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Here's what went wrong for India in badminton team event

August 22, 2018 18:01 IST

'They spilt the doubles combination, which was probably a mistake'

Ashwini Ponappa

IMAGE: Ashwini Ponnappa of India competes. Photograph: Albert Perez/Getty Images

India should not have split their regular women's doubles pair to accommodate two combinations in Asian Games badminton team event, feels ex-shuttler Uday Pawar.

Former international Pawar, a doubles specialist in his time, spoke out after both men's and women's teams crashed out after losing to their respective quarter final opponents by identical 1-3 margins, with both wins coming in singles.

"In ladies, they spilt the doubles combination, which was probably a mistake. Because in today's world, for any player to play two events, it is difficult," Pawar said.

"First (P V) Sindhu played singles and immediately after that to doubles; it is difficult," Pawar pointed out.

"In that sense, it is a sad commentary that we don't have anybody, no (effective) doubles combination besides the number one combination, which they had to spilt. It shows that we don't have number two combination at all (in ladies doubles)," rued Pawar, who runs an academy in Mumbai.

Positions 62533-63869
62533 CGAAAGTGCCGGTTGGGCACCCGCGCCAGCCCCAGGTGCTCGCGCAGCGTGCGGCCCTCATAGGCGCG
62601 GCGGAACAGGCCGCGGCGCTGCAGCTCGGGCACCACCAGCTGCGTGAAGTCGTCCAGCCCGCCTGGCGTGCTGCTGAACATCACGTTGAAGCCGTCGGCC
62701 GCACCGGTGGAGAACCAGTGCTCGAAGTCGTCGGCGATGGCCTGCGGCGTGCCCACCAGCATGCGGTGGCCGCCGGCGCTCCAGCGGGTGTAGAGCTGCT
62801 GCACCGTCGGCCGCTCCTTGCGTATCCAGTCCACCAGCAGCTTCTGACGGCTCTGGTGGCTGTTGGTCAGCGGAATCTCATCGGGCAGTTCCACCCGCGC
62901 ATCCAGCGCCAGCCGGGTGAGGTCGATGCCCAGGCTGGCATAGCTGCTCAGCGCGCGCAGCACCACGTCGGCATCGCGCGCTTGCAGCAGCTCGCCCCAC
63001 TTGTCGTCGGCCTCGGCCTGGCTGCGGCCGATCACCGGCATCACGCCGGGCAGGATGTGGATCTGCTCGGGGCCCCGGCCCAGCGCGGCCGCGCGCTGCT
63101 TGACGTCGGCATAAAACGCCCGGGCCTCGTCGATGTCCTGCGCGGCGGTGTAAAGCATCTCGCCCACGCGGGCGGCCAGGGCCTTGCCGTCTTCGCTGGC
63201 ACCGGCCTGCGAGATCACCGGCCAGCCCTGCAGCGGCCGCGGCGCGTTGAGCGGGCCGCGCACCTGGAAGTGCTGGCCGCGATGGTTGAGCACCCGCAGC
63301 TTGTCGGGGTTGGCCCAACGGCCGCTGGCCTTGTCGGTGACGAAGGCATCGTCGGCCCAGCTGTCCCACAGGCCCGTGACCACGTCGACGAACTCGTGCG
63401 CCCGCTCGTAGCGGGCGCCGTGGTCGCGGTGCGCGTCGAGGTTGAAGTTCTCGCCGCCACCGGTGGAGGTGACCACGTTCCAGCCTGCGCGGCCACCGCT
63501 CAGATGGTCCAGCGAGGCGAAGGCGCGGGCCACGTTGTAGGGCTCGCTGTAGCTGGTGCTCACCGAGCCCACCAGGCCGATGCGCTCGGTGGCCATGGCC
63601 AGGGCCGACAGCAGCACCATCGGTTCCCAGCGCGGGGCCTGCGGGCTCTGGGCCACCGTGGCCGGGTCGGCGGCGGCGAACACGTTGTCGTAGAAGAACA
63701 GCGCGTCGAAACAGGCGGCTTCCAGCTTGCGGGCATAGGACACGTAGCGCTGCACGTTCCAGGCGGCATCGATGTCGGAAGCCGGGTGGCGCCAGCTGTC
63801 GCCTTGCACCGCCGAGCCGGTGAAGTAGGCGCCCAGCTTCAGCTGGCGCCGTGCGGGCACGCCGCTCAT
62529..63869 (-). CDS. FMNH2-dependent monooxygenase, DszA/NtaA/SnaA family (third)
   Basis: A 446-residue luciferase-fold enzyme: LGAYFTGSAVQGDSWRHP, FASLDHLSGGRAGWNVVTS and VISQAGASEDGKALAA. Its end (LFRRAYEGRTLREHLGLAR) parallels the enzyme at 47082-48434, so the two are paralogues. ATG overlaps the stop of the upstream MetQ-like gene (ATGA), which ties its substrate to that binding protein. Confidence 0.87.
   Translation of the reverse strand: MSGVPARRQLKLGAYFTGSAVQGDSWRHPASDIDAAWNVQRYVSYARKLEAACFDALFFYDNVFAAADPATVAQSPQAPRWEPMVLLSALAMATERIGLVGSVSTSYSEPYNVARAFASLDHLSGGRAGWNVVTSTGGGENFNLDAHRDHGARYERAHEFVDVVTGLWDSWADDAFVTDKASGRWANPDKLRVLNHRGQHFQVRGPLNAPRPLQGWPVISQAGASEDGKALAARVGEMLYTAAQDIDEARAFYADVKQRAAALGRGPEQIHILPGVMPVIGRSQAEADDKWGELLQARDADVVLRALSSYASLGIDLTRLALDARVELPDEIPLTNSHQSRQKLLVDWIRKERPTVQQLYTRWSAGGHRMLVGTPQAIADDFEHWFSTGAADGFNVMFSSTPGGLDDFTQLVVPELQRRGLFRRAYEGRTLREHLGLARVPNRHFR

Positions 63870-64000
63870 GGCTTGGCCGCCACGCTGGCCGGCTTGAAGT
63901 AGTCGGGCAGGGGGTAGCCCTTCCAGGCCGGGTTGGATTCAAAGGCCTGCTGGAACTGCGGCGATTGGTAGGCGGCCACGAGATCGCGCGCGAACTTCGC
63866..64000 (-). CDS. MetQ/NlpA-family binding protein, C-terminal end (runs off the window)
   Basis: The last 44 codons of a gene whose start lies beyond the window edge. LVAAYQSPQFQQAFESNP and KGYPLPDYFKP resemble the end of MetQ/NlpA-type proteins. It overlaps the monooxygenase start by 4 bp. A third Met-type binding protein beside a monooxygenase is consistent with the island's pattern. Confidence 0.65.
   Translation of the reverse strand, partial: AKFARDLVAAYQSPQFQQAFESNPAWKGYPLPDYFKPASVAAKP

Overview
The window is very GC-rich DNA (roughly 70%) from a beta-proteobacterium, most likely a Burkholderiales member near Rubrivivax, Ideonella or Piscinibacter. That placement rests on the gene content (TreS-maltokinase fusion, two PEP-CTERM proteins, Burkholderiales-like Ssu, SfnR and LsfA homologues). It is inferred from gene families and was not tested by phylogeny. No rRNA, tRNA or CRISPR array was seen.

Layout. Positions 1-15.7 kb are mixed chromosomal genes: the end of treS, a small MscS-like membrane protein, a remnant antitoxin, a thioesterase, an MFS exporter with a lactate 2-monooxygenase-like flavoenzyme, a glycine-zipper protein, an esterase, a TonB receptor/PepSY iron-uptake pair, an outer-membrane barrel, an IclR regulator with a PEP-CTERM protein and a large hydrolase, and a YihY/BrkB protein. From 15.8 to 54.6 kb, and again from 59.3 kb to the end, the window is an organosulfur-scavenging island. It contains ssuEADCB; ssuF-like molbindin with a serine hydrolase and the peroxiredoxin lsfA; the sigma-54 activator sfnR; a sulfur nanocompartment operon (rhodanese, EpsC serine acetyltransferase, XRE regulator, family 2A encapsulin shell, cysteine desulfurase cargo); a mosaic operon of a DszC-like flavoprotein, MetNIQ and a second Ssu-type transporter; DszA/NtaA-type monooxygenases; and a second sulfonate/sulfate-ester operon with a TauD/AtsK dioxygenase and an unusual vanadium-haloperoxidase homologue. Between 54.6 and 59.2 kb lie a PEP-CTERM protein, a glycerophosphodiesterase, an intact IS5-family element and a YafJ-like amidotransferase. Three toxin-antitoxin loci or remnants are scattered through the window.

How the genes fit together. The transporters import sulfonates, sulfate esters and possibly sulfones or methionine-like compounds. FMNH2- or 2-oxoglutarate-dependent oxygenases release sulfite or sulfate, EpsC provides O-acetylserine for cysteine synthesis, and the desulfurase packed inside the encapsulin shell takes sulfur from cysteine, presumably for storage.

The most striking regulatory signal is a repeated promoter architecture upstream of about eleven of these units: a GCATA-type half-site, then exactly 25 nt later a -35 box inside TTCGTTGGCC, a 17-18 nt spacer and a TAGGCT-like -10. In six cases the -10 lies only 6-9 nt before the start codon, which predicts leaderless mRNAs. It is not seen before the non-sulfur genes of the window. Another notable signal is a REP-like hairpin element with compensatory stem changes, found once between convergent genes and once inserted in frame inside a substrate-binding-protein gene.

On Tuesday, another former international Sanjay Sharma had also stressed the need to strengthen the doubles combinations.

According to former Thomas Cup captain Sharma, the worrying thing was that the country did not have a good doubles combination in ladies.

"So that is what we should be talking about; Gopi (Gopichand) as a national coach, what his lookout is (about it)," Sharma had said.

Ponappa usually partners with Siki Reddy.

But in the team event in Indonesia, while Ponappa partnered with Sindhu, Reddy was paired with Arathi Sunil and both the pairs lost their games.

In the must-win fourth rubber against Japan, India fielded the scratch combine of Rio Olympics women's singles silver medallist P V Sindhu and seasoned doubles specialist Ashwini Ponappa.

But the duo lost 13-21, 12-21 to reigning Olympic champions Misaki Matsutomo and Ayaka Takahashi, who were solid with their defence.

“We should have a number of good combinations by now. We don't have new players, which is shocking" said Pawar.

“The BAI is making a mistake by not having a separate doubles camp, where a lot of U-20 or U-22 players are allowed to train with top players," he said.

"If you want eight combinations, you should have at least 12-15 combinations practising with the national team in the national camp under the Malaysian coach.

"Same thing should also be there with the men's," Pawar remarked further.

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